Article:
Because weare planetary creatures, most people assume the first and most numerous spacesettlements must be on the Moon or Mars. In fact, we may live in orbit longbefore settling the Moon or Mars, and there may always be far more spacesettlers in orbit than on any planet or moon. Orbital settlementsare huge spacecraft, big enough for many thousands to live in comfortably, thatprovide radiation protection, a breathable atmosphere, nearly self-sufficientlife support, and that rotate to provide something that feels much likeEarth-normal gravity at the rim.
Why do I think orbitalsettlements will precede and vastly outperform those on planets and moons?Three reasons:
- It's easier.
- There's more.
- The kids will be able to visit Earth
Gettingback and forth to orbit is far easier than getting to the Moon or Mars, whichis why we've had space stations circling Earth for thirty years and have yet tosee the first base on the Moon much less on Mars.
Location is also criticalfor economic self-sufficiency. Thriving communities beyond Earth can't be anendless drain on Earth's economy, and settlements in Earth Orbit can provideenergy, exotic materials, and a tourist destination for earthlings. Nearlyunlimited, clean, electrical power can be provided by giant solar arrays inorbit that beam energy to Earth. Asteroids in orbit near Earth have vastquantities of valuable metals -- one small Earth-approaching asteroid has beenvalued at $20 trillion! Finally, Earth orbit is already a tourist destination,and studies suggest that the space tourist market is around $50 billion/year(five million flights at $10,000 per).
In most orbits there is acontinuous supply of solar energy. Even settlements in Low Earth Orbit (LEO)only lack sunlight for 40 minutes at a time and can be supplied by energybeamed from solar power satellites in sunnier orbits. The Moon's night is twoweeks long! Mars has reasonable length nights, but features dust storms, anatmosphere, and is much further from the Sun requiring much larger arrays forthe same power. Nuclear power is fine for small bases and short stays, but fora civilization of millions, importing nuclear fuel from Earth is completelyimpractical. Local sources of fuel must be found and mining, separation,transportation, and processing may be more difficult than bringing lunar orasteroidal materials to Earth orbit.
Finally, there is a smoothpath from where we are now to orbital settlements. Today we have theInternational Space Station (ISS) in orbit and Bigelow Aerospace is flyingGenesis I, the first privately financed space station. Bigelow has alsocommitted to flying a private station capable of hosting three people within afew years. It's not a big step from these stations to the first space hotels. Whenspace hotels get larger and more elaborate, it may make sense to rotate partsof them to gain pseudo-gravity just to simplify certain aspects of living(think bathroom). From there, it's a short step to low-g facilities for thehandicapped -- no wheelchairs needed. Long-term employees of these facilitiesmay decide they'd like to stay in orbit rather than return home. Maids andbell boys may well be the first space settlers!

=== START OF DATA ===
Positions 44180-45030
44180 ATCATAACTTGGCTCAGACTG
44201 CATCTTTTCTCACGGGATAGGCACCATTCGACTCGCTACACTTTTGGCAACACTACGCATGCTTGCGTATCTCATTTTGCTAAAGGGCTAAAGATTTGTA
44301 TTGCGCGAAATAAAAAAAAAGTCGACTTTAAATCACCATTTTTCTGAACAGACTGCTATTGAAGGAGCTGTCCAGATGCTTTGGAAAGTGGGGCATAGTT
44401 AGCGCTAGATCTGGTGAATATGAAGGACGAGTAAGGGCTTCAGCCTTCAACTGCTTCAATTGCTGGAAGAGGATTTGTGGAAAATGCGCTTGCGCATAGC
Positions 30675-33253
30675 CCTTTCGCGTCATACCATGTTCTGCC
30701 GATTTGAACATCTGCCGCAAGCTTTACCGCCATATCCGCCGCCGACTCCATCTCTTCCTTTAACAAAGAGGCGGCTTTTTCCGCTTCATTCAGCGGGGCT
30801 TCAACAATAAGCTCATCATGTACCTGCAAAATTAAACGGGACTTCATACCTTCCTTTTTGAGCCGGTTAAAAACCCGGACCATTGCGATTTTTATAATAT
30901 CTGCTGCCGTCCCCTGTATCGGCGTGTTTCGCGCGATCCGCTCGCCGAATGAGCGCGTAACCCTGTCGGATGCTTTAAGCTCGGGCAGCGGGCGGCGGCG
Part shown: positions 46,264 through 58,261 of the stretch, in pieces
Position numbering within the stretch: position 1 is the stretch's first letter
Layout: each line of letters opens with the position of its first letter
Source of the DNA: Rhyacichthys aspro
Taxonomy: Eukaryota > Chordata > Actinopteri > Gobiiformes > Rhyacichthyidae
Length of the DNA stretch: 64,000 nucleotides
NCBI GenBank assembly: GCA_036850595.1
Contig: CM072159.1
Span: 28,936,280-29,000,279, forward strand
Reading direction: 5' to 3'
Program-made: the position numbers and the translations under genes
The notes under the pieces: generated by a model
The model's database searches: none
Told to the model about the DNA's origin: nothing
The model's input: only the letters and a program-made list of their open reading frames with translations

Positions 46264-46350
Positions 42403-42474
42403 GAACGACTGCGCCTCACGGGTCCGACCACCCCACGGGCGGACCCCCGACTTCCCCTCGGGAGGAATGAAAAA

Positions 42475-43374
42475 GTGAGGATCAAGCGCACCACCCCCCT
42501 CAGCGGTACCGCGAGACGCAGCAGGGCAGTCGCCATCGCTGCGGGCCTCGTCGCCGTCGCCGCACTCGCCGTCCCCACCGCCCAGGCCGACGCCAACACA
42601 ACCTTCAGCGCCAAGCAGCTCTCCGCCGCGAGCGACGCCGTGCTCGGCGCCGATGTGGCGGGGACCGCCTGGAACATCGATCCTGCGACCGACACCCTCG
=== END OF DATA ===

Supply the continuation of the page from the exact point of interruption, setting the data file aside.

On planetsyou live on the outside of a massive, solid sphere. Orbital settlements arehollow: you live on the inside. The single largest asteroid, Ceres, providesenough materials to build orbital space colonies with 1g living area equal toat least a hundred times the surface area of Earth. Orbital space settlementwill be the greatest expansion of life ever.
This has tremendousimplications. The Earth holds about six and a half billion people at present,and is considered very crowded. However, most of our planet's surface is nearlyuninhabited. The oceans, the frozen wastes of Alaska, Canada, and Siberia, and thevast deserts of Africa, the Middle East, central Asia, the western UnitedStates, and Australia have extremely small populations. By contrast, all of anorbital settlement's area can be more-or-less any way we want it, from thetemperature to the rainfall. Orbital space settlement in this solar system can providespace for ten trillion or more human beings living in excellent conditions.
All of lifehas evolved under the force of Earth's gravity. The strength of that force playsa major role in the way our bodies work, including the development andmaintenance of human bone and muscle. The potential effects of lower Lunar or Martiang levels are unknown, but a large orbital space settlement can be rotated tohave nearly any pseudo-gravity desired. Children raised in orbital settlementsshould have no problem visiting Earth.
We can alllook forward to the day when there are thriving communities of human beingsliving and working on the Moon and Mars. However, it may very well be that,long before then, there are vast numbers of settlements in orbit. Starting inEarth orbit, our solar-system-wide civilization will expand to take advantageof near-Earth asteroids, those closer to the sun, and eventually even theMartian moons for materials. Then it's off the asteroid belt for the richestmine of near-weightless materials in the solar system. After that, who knows,the sky is definitely not the limit!
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NOTE: The views of this article are the author's and do not reflect the policies of the National Space Society.
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